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Critics will charge, rightly, that this account smacks of hagiography—but taken for what it is (i.e., a personal memoir of...

A loving, tender portrait.

For readers who don’t want to plow through George Weigel’s hefty biography of John Paul II (Witness to Hope, 1999), this slender volume by former US Ambassador to the Vatican Flynn (A Public Body, 1998) is a good choice. The author first met the future pope in 1969. At the time, Flynn was a candidate for state representative in Massachusetts, and Karol Wojtyla (as he was then known) was the Archbishop of Krakow. Flynn left their first meeting wishing he could talk to him longer. Eventually, of course, Wojtyla became John Paul II, and he made another trip to Boston, where Flynn renewed the acquaintance. At that point Flynn began to “keep track” of the pope, following his visits to the US and his papacy more generally (one of the most moving passages of the book is Flynn’s description of the horror and anxiety he felt when the Pope was shot). While serving as mayor of Boston, Flynn was asked by President Clinton to serve as ambassador to the Vatican. After some hesitation Flynn accepted, in large part because he wanted to get to know John Paul. He did. As ambassador, he had the chance to discuss many important international issues (such as the Vatican’s relationship with Israel and the troubles in Ireland) with the pope, and he came to know him as something of a family friend. The author provides an insider’s portrait of John Paul, depicting him as both genuine believer and a shrewd politician. He describes the pope’s devotion to the Virgin Mary, and his attempt to respond to the Shoah. Above all, he humanizes him, painting a portrait of a sometimes-melancholy pontiff, a man who was concerned when Flynn’s son was hospitalized, a friend who seemed sad to see the ambassador leave in 1997.

Critics will charge, rightly, that this account smacks of hagiography—but taken for what it is (i.e., a personal memoir of an enigmatic and powerful man), it is deeply satisfying.

Pub Date: April 1, 2001

ISBN: 0-312-26681-2

Page Count: 224

Publisher: St. Martin's

Review Posted Online: May 19, 2010

Kirkus Reviews Issue: Feb. 1, 2001

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The author's youthfulness helps to assure the inevitable comparison with the Anne Frank diary although over and above the...

Elie Wiesel spent his early years in a small Transylvanian town as one of four children. 

He was the only one of the family to survive what Francois Maurois, in his introduction, calls the "human holocaust" of the persecution of the Jews, which began with the restrictions, the singularization of the yellow star, the enclosure within the ghetto, and went on to the mass deportations to the ovens of Auschwitz and Buchenwald. There are unforgettable and horrifying scenes here in this spare and sombre memoir of this experience of the hanging of a child, of his first farewell with his father who leaves him an inheritance of a knife and a spoon, and of his last goodbye at Buchenwald his father's corpse is already cold let alone the long months of survival under unconscionable conditions.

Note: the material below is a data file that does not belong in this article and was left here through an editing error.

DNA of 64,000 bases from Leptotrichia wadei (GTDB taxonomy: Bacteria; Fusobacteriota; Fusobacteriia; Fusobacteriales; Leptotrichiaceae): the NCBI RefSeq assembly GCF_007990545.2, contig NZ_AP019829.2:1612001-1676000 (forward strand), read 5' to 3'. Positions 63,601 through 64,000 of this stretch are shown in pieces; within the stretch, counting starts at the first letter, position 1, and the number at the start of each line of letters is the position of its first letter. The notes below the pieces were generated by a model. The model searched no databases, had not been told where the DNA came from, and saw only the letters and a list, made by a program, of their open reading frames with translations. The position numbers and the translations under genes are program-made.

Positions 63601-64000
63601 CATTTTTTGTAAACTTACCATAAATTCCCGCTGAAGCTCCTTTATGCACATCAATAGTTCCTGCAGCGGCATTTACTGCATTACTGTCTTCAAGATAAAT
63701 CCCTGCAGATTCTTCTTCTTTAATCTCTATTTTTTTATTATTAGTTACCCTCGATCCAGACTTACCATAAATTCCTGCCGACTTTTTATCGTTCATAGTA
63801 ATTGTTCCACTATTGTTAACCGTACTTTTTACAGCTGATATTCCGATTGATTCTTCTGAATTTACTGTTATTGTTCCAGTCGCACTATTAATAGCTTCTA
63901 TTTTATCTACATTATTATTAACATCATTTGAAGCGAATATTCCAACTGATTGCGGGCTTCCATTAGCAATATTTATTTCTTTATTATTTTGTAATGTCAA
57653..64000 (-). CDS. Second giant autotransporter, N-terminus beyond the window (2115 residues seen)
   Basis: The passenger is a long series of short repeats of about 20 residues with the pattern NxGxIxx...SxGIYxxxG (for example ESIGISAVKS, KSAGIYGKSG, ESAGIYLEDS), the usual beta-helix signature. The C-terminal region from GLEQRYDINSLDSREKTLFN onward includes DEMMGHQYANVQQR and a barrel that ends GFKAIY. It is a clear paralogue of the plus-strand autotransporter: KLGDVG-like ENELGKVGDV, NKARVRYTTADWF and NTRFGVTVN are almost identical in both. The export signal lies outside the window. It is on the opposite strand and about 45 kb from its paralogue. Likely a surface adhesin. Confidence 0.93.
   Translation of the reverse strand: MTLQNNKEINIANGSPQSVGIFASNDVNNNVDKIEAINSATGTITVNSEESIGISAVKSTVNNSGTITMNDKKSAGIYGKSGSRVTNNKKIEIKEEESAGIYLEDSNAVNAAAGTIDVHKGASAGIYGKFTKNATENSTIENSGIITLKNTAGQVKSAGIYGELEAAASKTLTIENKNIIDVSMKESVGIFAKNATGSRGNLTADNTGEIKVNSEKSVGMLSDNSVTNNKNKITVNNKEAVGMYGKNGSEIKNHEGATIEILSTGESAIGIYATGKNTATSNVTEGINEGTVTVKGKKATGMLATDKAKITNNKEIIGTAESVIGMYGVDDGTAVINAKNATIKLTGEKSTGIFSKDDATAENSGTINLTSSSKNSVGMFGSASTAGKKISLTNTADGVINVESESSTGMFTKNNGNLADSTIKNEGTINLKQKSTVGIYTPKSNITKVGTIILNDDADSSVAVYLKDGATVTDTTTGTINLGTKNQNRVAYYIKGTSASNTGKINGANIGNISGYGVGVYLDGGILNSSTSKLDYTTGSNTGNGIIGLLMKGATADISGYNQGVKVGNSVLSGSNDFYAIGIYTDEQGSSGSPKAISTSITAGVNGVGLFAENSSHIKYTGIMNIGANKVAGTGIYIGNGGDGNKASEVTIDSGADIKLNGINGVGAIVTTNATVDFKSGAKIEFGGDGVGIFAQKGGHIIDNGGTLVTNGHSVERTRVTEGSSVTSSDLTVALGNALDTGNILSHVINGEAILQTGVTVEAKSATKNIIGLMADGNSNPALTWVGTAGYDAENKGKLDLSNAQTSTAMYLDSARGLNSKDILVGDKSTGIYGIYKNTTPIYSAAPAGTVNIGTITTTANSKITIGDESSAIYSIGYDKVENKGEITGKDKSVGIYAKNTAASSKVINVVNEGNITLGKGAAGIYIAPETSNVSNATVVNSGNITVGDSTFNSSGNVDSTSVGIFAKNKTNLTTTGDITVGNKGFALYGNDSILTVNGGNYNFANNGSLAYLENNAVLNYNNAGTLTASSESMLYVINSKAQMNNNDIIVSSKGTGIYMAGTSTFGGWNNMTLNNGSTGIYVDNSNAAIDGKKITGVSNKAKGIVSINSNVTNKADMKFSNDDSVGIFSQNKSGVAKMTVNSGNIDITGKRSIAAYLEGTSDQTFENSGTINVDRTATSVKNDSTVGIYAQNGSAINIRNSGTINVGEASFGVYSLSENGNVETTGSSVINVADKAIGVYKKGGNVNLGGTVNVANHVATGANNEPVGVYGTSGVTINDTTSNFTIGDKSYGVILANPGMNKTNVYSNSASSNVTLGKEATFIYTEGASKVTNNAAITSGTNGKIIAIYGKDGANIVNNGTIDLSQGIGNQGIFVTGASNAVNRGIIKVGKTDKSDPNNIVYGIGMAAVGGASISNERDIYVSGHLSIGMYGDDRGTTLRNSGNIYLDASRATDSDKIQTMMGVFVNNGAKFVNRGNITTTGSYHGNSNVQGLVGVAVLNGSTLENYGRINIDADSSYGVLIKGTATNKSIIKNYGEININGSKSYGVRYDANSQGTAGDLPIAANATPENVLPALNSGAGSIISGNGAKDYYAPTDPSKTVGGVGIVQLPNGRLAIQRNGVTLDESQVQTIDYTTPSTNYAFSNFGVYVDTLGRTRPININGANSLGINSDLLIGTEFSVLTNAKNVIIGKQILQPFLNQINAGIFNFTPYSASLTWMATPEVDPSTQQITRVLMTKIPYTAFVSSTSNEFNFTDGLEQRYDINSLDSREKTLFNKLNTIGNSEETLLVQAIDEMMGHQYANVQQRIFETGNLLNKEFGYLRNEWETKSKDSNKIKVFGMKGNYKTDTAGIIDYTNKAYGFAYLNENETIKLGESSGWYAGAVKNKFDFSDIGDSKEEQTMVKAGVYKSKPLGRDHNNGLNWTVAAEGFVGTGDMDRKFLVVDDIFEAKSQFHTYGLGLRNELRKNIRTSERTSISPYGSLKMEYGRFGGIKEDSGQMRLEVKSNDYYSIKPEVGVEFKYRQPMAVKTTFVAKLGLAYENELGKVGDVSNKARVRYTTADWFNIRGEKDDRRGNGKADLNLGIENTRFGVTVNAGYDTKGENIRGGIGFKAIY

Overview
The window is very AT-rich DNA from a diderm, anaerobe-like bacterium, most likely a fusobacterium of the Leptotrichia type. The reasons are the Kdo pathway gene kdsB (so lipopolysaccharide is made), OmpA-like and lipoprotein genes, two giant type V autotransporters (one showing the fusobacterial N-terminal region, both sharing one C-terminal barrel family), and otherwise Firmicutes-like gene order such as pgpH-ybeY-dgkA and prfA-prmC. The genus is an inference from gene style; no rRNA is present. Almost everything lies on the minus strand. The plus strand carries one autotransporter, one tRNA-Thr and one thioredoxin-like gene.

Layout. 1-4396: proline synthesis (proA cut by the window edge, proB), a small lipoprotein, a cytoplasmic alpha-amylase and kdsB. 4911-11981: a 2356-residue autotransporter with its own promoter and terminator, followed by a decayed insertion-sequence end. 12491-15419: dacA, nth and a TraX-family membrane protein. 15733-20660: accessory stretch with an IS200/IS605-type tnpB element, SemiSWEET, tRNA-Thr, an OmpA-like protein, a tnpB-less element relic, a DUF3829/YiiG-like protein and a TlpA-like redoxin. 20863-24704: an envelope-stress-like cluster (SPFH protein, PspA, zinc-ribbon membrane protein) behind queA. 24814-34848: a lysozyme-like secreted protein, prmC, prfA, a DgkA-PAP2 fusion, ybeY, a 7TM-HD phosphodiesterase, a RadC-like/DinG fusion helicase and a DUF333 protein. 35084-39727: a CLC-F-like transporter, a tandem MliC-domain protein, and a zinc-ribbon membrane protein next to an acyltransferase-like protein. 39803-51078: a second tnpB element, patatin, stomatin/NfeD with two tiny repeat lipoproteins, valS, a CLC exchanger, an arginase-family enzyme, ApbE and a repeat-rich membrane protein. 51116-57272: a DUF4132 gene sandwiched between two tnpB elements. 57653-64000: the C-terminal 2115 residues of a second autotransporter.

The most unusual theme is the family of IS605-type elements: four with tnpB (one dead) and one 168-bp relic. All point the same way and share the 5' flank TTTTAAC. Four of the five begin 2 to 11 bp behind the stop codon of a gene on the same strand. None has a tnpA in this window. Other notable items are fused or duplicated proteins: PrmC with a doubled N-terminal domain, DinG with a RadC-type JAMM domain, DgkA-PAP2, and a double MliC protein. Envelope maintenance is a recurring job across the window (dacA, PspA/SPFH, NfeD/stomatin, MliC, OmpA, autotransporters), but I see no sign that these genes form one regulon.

The author's youthfulness helps to assure the inevitable comparison with the Anne Frank diary although over and above the sphere of suffering shared, and in this case extended to the death march itself, there is no spiritual or emotional legacy here to offset any reader reluctance.

Pub Date: Jan. 16, 2006

ISBN: 0374500010

Page Count: 120

Publisher: Hill & Wang

Review Posted Online: Oct. 7, 2011

Kirkus Reviews Issue: Jan. 15, 2006

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Well-told and admonitory.

Young-rags-to-mature-riches memoir by broker and motivational speaker Gardner.

Born and raised in the Milwaukee ghetto, the author pulled himself up from considerable disadvantage. He was fatherless, and his adored mother wasn’t always around; once, as a child, he spied her at a family funeral accompanied by a prison guard. When beautiful, evanescent Moms was there, Chris also had to deal with Freddie “I ain’t your goddamn daddy!” Triplett, one of the meanest stepfathers in recent literature. Chris did “the dozens” with the homies, boosted a bit and in the course of youthful adventure was raped. His heroes were Miles Davis, James Brown and Muhammad Ali. Meanwhile, at the behest of Moms, he developed a fondness for reading. He joined the Navy and became a medic (preparing badass Marines for proctology), and a proficient lab technician. Moving up in San Francisco, married and then divorced, he sold medical supplies. He was recruited as a trainee at Dean Witter just around the time he became a homeless single father. All his belongings in a shopping cart, Gardner sometimes slept with his young son at the office (apparently undiscovered by the night cleaning crew). The two also frequently bedded down in a public restroom. After Gardner’s talents were finally appreciated by the firm of Bear Stearns, his American Dream became real. He got the cool duds, hot car and fine ladies so coveted from afar back in the day. He even had a meeting with Nelson Mandela. Through it all, he remained a prideful parent. His own no-daddy blues are gone now.

Well-told and admonitory.

Pub Date: June 1, 2006

ISBN: 0-06-074486-3

Page Count: 320

Publisher: Amistad/HarperCollins

Review Posted Online: May 19, 2010

Kirkus Reviews Issue: March 15, 2006

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